More Chinese companies intend to seek growth opportunities in mergers and acquisitions in the next half year, reflecting their greater optimism about global economic recovery than their foreign counterparts, according to a report from Ernst & Young.

The survey showed that 31% of the 62 Chinese C-level respondents will try to take advantage of merger and acquisition opportunities in the next six months, though they still view organic growth as the most important means of expansion.

By comparison, only 29% of foreign executives are enthusiastic about mergers and acquisitions in that period. According to the report, Chinese companies are more optimistic about global economic recovery, and they are bullish about the local economy.

Chinese in merger and acquisition activities will increase in 2011 to the highest level since 2008, said CAI Lin, a Transaction Advisory Services partner at Ernst & Young.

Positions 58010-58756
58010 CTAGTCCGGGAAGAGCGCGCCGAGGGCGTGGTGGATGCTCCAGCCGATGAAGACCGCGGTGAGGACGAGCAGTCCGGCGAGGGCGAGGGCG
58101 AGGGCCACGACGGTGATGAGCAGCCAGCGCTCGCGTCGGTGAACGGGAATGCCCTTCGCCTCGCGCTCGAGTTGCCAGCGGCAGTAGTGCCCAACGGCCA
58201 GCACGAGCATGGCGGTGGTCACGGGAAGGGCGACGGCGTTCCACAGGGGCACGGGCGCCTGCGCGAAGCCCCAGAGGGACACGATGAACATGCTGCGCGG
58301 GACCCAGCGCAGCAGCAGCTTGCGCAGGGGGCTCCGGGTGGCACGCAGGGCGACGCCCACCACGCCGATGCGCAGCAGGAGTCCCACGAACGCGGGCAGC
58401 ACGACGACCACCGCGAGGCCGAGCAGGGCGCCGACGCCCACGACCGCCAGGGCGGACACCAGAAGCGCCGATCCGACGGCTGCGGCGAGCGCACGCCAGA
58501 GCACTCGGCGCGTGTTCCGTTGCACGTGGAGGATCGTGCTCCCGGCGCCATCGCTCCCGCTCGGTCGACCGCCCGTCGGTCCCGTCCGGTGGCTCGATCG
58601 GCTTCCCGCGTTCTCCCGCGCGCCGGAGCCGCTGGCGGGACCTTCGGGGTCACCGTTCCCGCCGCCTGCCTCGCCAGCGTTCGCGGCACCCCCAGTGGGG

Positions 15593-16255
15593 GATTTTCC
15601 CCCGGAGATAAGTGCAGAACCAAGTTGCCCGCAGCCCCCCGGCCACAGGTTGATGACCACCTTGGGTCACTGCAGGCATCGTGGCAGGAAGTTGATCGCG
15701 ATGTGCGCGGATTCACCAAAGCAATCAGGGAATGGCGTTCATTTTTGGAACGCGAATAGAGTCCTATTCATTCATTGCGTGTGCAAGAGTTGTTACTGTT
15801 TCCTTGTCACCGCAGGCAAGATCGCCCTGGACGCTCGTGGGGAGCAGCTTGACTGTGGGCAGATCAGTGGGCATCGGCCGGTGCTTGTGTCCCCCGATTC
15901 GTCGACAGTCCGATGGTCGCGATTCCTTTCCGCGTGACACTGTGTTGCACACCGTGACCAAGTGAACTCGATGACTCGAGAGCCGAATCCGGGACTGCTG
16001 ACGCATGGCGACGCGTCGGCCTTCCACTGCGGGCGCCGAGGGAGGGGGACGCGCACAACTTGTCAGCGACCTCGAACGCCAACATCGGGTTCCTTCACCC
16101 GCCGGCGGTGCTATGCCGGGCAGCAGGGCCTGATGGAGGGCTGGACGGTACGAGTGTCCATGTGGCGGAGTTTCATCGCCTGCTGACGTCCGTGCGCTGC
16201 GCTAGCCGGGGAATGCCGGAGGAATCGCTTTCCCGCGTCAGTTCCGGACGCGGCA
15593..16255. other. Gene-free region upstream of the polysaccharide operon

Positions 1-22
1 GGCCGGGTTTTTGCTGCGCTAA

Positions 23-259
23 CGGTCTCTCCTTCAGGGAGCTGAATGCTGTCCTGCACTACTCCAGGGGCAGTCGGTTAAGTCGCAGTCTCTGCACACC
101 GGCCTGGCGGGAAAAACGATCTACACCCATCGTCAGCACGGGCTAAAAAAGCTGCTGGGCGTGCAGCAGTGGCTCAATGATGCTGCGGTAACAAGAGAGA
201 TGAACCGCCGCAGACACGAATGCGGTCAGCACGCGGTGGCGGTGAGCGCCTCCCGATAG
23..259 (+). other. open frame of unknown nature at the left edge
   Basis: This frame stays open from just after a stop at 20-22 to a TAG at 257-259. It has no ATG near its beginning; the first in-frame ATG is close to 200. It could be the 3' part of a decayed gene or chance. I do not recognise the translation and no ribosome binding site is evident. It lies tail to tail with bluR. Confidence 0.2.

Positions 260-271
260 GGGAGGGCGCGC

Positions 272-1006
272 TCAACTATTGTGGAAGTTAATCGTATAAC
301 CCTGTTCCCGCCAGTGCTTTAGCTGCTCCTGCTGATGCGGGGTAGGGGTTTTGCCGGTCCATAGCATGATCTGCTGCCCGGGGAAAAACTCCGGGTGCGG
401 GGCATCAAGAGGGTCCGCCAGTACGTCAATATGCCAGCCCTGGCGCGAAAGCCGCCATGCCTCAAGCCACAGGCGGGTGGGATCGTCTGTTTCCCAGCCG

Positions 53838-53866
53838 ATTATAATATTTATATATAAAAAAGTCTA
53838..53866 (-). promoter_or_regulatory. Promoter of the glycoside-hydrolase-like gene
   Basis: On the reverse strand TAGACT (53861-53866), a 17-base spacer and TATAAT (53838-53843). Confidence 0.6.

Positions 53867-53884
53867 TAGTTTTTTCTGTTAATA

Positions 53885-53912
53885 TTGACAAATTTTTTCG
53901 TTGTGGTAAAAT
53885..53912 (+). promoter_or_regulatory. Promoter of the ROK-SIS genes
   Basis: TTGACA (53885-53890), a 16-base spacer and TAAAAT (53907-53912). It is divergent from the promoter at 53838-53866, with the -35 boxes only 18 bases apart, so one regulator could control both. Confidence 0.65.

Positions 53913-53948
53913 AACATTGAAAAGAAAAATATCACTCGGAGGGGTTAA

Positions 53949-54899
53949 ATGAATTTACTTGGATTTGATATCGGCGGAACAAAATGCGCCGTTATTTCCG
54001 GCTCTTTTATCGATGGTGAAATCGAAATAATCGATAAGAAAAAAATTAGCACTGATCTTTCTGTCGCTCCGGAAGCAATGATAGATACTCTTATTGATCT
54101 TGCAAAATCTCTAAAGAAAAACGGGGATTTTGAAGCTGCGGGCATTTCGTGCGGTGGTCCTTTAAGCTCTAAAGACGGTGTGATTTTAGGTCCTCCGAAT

In 2010, the total trading value of mergers and acquisitions undertaken by Chinese listed companies was RMB 133.8B ($20.3B), and local capital markets played an important role in the deals, YANG Hua, an official from China Securities Regulatory Commission (CSRC), was quoted by China Securities Journal as saying. The CSRC will continue to support and regulate companies’ activities in merger and acquisition markets, the newspaper said.

Chinese companies, 71% of the respondents, saw more improvement in credit and capital conditions than the global average in the past six months, the report said.

“They are broadly optimistic about credit conditions because of the abundant liquidity,” said Bob PARTRIDGE, managing director of Transaction Advisory Services and Venture Capital Advisory Group from Ernst & Young in China.

“Companies will focus more on strategic growth after they improve their financial situations, and acquisition is a major way to increase profits,” LIU Dongdong, a consultant from Grant Thornton, was quoted by Xinhua News Agency.

Chinese executives see emerging markets as a priority for investment, and they undertake joint ventures and alliances as other popular ways to grow inorganically, according to Ernst & Young. In addition, the respondents said they will focus on organic growth and cost efficiencies through investment in existing businesses.

Operational synergies and capital generation through asset sales also drew executives’ attention.